Okay, so clearly these men are good at what they do, given their resumes. And, my expectations of educational DVDs are much lower in terms of things like whether there's segue music, quick cuts between multiple camera angles, artistically designed credits and other text elements, and how many takes are possible. Plain fonts, stretches of silence, and occasional imperfect action segments ("Whoops, dropped my brush...as i was saying, apply the solvent here...") are to be expected.
This DVD though, it embarrassed me to watch it, the production quality was so slipshod and the presenters so unprepared and nervous. It's clear that both men are extremely uncomfortable in front of a camera, and they give the impression of having never taught any kind of workshop before. There were several spliced sections of text (such as tools/equip lists, supplies needed, etc) that were full of blatant spelling errors--at one point, even Omar Sfreddo's name is misspelled. Overall the actual editing is truly poor, as well, cutting the men off mid-sentence at illogical points in the presentation and struggling with volume issues. I'd crank up the volume to hear the sotto voce
narration, only to have some dorktastic segue music blow me out of the chair. There's stuff on YouTube that people have made on their laptops that's better quality than this.
There were a couple of bits of good advice (for example, their "standard" of sculpting at 120% scale for "one size fits all" applications, or the use of a custom-made skin texture stamp created by taking a latex surface mold of an orange), but i felt they went too fast for the utter beginner and too slowly for someone with some experience in maskmaking already. I think these DVDs would have benefited from Sfreddo and Giordano hosting several real-time workshops with actual students, to iron out their own confidence issues and to preempt a lot of the problems with timing. Real students would make them stop and clarify, or they'd realize when they were spending too much time on something, and that would have ultimately improved the video itself. But, all that's moot, because the videos exist, and i am glad i didn't pay $60+ for them.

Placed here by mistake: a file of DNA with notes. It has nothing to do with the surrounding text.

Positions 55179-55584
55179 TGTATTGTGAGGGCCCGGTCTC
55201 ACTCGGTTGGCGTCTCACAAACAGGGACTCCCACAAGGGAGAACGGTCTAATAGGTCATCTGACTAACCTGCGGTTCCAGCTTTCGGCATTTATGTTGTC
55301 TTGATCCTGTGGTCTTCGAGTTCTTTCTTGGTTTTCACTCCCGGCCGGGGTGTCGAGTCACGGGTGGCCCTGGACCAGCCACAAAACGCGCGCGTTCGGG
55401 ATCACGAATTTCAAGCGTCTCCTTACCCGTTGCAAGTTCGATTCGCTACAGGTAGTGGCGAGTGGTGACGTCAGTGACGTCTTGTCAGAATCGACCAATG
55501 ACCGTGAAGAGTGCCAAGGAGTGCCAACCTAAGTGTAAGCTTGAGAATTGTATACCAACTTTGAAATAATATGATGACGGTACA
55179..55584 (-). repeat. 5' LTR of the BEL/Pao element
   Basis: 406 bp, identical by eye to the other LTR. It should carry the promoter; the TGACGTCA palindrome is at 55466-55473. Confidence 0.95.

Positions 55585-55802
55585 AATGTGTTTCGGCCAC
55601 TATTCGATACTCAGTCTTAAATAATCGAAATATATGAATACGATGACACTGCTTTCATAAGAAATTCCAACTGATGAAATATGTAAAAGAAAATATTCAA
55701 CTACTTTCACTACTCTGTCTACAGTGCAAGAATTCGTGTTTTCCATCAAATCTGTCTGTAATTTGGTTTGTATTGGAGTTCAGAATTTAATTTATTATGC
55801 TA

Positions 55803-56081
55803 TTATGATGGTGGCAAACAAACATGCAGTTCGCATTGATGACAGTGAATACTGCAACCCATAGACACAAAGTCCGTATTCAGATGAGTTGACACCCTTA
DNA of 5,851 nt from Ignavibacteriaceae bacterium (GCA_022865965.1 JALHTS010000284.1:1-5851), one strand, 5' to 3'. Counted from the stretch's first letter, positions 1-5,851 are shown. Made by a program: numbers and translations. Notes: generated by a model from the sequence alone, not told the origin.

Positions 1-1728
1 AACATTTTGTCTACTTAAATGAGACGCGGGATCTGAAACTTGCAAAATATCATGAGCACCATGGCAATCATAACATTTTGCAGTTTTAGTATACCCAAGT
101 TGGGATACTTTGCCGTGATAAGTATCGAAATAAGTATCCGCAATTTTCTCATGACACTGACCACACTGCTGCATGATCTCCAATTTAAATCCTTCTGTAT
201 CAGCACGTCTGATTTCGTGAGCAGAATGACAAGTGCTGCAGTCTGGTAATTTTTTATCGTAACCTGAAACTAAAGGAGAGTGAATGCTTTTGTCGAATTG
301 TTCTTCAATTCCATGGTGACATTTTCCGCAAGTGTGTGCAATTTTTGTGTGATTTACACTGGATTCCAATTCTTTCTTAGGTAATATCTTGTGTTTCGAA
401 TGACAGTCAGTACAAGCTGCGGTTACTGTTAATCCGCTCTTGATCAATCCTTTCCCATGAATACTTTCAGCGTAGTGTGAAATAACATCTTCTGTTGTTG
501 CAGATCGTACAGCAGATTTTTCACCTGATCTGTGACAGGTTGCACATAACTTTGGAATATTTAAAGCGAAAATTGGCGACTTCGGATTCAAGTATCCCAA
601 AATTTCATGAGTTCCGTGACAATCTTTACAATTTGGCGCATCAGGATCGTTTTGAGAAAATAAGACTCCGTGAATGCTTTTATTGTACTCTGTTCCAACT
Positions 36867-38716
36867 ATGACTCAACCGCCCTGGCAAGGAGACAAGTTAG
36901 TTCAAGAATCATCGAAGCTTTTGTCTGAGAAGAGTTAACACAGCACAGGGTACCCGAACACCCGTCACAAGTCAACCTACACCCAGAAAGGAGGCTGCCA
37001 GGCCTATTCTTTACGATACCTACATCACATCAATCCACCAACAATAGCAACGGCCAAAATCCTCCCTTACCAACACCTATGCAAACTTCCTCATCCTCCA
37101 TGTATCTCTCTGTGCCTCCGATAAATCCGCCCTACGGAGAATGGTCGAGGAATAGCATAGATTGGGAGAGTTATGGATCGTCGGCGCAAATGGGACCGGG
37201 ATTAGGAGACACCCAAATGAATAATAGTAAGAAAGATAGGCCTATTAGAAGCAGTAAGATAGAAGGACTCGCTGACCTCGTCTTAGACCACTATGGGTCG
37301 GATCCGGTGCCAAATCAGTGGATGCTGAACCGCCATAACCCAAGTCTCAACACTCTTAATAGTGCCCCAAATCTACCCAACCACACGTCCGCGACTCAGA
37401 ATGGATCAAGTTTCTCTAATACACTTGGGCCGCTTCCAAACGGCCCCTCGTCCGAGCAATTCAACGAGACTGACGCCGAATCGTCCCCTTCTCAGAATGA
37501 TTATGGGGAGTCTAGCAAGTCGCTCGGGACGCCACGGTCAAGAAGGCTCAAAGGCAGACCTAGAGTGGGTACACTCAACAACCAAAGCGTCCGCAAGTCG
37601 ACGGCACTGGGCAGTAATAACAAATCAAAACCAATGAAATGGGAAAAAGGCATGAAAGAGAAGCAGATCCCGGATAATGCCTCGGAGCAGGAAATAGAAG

John Brown has an 8-part set of videos out, but many of them deal with full-body sculpture of characters, either for animatronics, CGI 3D surface mapping, or prosthetic production. I chose to check out just Volume 3: Sculpting the Detailed Head
, which covers scaling up a creature head to full-head size from a 1/3 scale maquette.
Brown is a better teacher than Sfreddo and Giordano--he exhibits a bit more confidence in front of the camera (though his frosted Hollywood rocker hairdo made me laugh...er, admittedly only because it reminded me of a guy i used to date), and seems to have at least conducted a few workshops in real-time situations before making his DVD sets. He suffers from improvisational diction issues (lots of "you know, uh") and his propensity for prefacing teaching moments with the word "obviously" worked my nerves a bit. If it's obvious, why would anyone spend $50+ on a DVD about it? And if it's not obvious to the viewer, way to potentially alienate them.
He does show practically how to use a pair of calipers to scale up a sculpture from a 1/2, 1/3, or 1/4 scale maquette, which is exactly what i was hoping to find in a video of this sort. Because in this video he's working life-size, i think it IS probably quite useful as a teaching tool in a maskmaking context, because it does very clearly illustrate how to go from small to large; granted, in theatre you will probably not be making a full-head orc mask (which is what he's sculpting in the video), but you might, and the exact subject itself is not what's important to focus on here for my purposes, it's the technique.